Aging Reversed in Mice: Have Scientists Found Key to Immortality?

Aging mice, right, regrew hair after gene therapy. Dana-Farber Cancer Institute

Aging Mice Made Young: Have We Discovered Immmortality?
Aging mice, right, regrew hair after gene therapy. (Dana-Farber Cancer Institute)

(CBS) Toss the Rogaine and Viagra? Not just yet.

But Harvard scientists have found that some effects of aging, such as hair loss, infertility and decreased brain function, can be stopped. And not just stopped: the scientists' research, published today in the journal Nature, showed that it's possible even to reverse the signs of aging.

"Basically, what this study teaches us is that there's a point of return in aging," senior author Dr. Ronald A. DePinho, professor of medicine at Harvard Medical School, told CBS News.

DePinho and his team looked at the protective caps of repetitive DNA, called telomeres, found at the ends of chromosomes. Each time cells divide, their telomeres shorten, causing cells to age. Researchers hoped that by amping up the gene that controls production of an enzyme called telomerase they could keep chromosomes from getting shorter, thereby reversing the signs of aging.

The mice were engineered to have low levels of telomerase. As a result, they suffered from the same sorts of health problems that affect 80-year-old humans. Think of them as gray, balding mice that can't have kids and have memory problems.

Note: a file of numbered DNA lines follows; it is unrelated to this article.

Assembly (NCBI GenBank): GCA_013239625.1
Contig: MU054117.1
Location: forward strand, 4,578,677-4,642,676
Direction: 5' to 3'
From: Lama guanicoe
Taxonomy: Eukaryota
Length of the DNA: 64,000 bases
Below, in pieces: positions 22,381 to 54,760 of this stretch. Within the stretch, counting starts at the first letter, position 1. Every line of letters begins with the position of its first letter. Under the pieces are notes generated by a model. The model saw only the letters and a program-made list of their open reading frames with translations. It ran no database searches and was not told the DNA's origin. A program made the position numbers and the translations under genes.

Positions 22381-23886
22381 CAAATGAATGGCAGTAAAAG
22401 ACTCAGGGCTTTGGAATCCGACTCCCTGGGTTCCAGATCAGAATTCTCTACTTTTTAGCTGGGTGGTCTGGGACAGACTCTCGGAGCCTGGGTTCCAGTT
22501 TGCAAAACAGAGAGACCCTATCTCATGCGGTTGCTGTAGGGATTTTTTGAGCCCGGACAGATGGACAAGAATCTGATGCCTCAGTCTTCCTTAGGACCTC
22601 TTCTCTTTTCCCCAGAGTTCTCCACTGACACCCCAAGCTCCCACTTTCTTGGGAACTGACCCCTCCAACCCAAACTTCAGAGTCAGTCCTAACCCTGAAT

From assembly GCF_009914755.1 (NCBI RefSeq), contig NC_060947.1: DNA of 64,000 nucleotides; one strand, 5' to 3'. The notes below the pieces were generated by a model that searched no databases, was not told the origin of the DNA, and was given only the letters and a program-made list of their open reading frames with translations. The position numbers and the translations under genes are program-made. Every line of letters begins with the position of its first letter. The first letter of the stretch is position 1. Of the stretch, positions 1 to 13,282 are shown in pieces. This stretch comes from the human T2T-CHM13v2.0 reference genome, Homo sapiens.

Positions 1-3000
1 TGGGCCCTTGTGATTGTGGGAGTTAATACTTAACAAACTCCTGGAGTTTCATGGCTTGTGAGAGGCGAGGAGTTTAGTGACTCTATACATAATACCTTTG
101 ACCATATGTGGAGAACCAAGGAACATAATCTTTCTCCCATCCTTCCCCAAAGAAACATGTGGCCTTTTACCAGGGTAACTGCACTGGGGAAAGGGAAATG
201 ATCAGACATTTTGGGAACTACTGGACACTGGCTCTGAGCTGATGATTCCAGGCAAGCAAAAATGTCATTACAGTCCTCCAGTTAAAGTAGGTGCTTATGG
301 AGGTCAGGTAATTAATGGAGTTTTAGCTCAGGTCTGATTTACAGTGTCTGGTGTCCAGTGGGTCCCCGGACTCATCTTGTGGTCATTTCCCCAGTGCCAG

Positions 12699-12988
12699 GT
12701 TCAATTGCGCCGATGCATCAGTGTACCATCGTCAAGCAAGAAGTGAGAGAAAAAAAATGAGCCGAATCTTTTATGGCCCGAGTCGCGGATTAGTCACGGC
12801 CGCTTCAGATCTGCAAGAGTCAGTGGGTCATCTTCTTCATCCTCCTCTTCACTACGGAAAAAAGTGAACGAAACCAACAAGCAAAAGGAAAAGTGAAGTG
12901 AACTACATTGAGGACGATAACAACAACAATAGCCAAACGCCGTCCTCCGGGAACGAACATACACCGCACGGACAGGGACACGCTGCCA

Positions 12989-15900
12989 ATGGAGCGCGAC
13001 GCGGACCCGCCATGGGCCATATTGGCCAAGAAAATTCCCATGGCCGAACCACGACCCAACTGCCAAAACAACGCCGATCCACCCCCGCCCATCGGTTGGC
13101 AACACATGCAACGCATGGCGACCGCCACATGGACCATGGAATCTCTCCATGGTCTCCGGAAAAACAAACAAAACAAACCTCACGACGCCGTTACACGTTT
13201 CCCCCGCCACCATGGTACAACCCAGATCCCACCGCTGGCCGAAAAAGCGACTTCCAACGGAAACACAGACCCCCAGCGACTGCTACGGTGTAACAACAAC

The study showed that boosting telomerase levels triggered a "dramatic reversal in the signs of aging," DePinho said. Brain function improved, and the mice regained their fertility and youthful-looking fur.

So does this mean we've found the key to immortality?

Alas, no. The treated mice did not live longer than normal mice. But the research could lead eventually to a antiaging pill, DePinho said, as long as additional research confirms the findings and doesn't turn up any dangerous side effects, such as increased risk of cancer.

So until that elixir shows up on drugstore shelves, you might try eating lots of brain-healthy foods such as green, leafy vegetables and fish and getting plenty of exercise.

Or maybe wear your baseball cap backwards.

  • Sammy Saltzman

Comments

Watch CBSN Live

Watch CBS News anytime, anywhere with the new 24/7 digital news network. Stream CBSN live or on demand for FREE on your TV, computer, tablet, or smartphone.